Bible study apps often come with a Notes tool. Users could simply write their messages inside the notes, however, I don’t recommend that either. Get one of the great word processing apps or writing apps instead. Which one depends on how you work. Here are some recommended apps for the writing process.

Microsoft Word iPad App

Microsoft Word for iPad

Users of Word on a desktop or laptop should probably also use the mobile Microsoft Word for iPad app. If you’re an Office 365 subscriber you’ll get automatic sync between the computer program for Windows or Mac and your iPad app. I have a template set up with all the formatting I like and even have some basic tools in the template like an outline. It has some styles set up and a list of things I want to write down before I actually begin the writing process. These include the passage’s picture of God, sins dealt with, solution to the sin problem and subject/complement as well as the purpose for the message.

Pages for iPad

I’m not a big Pages fan, but plenty of people who own a Mac and an iPad prefer it. They come free with both machines. It has all the tools most preachers or teachers need. You can even create a template of sorts like I do in Word.

Evernote

Evernote for iPad

I used to use Evernote all the time. It’s a great tool for recording and saving content for later use. It’s billed as an organizer and planner, like an old notebook with calendar, contacts and notes.

Writers can use it to write with formatting. Create a template to use like I do with Word. Evernote backs up every document instantly. You can create folders for all your sermons organized the way you’d like to by date, location of preaching, subject, book fo the Bible and more.

Scrivener

Scrivener’s a useful writing app that’s primarily designed around longer format writing. However, you can use it for shorter things like sermons and Bible studies. We did a show on the old Theotek Podcast about how my friend Wes Allen uses it. We’re not doing Theotek anymore, but the show’s still there. See how he uses it to write sermons.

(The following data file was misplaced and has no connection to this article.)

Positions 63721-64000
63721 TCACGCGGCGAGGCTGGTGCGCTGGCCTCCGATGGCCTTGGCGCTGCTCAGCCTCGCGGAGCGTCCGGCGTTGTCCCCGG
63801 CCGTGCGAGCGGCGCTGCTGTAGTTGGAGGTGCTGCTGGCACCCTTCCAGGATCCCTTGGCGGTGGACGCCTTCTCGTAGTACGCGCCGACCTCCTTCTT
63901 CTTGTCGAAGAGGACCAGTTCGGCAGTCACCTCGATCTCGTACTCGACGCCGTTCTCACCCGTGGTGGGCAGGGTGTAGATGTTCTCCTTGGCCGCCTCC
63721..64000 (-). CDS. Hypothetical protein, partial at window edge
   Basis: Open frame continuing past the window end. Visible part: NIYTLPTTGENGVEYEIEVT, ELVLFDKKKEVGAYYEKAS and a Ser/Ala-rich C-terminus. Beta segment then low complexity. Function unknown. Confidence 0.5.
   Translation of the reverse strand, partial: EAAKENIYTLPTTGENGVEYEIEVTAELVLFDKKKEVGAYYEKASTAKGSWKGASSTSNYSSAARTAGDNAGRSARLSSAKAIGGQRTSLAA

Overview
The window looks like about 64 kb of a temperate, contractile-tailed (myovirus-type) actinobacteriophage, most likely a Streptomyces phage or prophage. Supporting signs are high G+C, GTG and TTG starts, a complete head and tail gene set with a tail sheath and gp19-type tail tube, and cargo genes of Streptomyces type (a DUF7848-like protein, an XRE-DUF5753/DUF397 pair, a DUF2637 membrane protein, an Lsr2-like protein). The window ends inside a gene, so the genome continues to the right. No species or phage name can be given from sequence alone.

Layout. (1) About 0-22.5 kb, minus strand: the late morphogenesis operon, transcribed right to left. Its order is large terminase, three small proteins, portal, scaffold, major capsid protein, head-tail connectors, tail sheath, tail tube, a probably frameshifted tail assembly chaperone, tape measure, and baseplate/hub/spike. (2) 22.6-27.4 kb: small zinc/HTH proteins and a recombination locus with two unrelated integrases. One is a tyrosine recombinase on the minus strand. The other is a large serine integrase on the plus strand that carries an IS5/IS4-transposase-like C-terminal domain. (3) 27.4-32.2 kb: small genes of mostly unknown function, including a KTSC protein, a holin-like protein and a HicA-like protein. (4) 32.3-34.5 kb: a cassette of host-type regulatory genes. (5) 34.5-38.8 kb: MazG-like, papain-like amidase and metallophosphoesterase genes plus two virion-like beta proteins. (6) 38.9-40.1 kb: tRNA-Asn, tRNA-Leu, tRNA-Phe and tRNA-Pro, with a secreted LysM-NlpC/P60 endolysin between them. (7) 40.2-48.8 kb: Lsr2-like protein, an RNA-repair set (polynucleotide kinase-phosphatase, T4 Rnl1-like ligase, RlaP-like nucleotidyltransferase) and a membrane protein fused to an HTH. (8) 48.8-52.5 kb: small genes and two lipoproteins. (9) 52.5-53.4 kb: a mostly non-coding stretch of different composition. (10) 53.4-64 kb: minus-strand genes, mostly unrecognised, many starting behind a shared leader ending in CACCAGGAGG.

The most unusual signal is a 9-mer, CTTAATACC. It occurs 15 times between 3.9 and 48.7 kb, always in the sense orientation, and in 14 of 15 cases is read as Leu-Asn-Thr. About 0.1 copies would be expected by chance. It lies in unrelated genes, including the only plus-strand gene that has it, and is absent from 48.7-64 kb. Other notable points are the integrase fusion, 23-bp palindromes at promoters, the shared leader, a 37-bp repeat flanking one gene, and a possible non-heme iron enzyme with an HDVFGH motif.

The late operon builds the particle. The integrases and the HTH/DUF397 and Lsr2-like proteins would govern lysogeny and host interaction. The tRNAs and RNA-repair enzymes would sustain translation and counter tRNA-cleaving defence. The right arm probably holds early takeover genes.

Mind Mapping Apps

I don’t use mind mapping apps, but a lot of people do. Consider using that for your sermon prep. Search the app store for a good one. With Apple Pencil, mind mapping works great on the iPad Pro.

Tips for Writing on iPad Pro

Just a couple of tips for people who wish to write on their iPad Pro. Open your Bible study app and then open your writing app. Arrange them side-by-side so you can see both.

Get a good keyboard. I prefer the Apple Smart Cover. It connects to the iPad Pro 12.9-inch or 10.5-inch magnetically. It folds so you can use it as a stand with the keyboard ready for typing. You can also fold it to use it as a stand when you’re not typing on the iPad. Logitech also makes a nice cover for the iPad with an integrated keyboard. I wrote about them both when I was at GottaBeMobile.

When I write my sermons I use color-coded text to help me quickly tell what I’m looking at. For example, Headings are larger font green text. I put the Bible passage text in the document and make it bright red. Quotations from other people are bright purple. Transitions from one point to the next are bold, italics text. My font is 14-point so I can see it better.

Preaching from iPad Pro

The workflow for preaching from iPad Pro depends on what apps you’re using. Here’s how I work.

preaching from word on ipad pro

  1. Save my Word document to OneDrive and close Word so that it’s fully synced up on Sunday morning.
  2. Open Word on Sunday and turn it to landscape.
  3. Tap the button in the upper corner that puts the iPad in a special mobile view to make things easier to see while preaching.
  4. Preach.

keynote and word open on ipad pro

Some people prefer to have their Bible app open next to the document. Others also control a presentation from their iPad while they preach. I do this during a Wednesday Bible study. I open Keynote first and then I open the Word document to the right quarter of the screen in that special mobile mode.

While I’m teaching with Keynote, I use my Apple Pencil to annotate the text of the Bible. Sometimes I put blank slides to use as a whiteboard.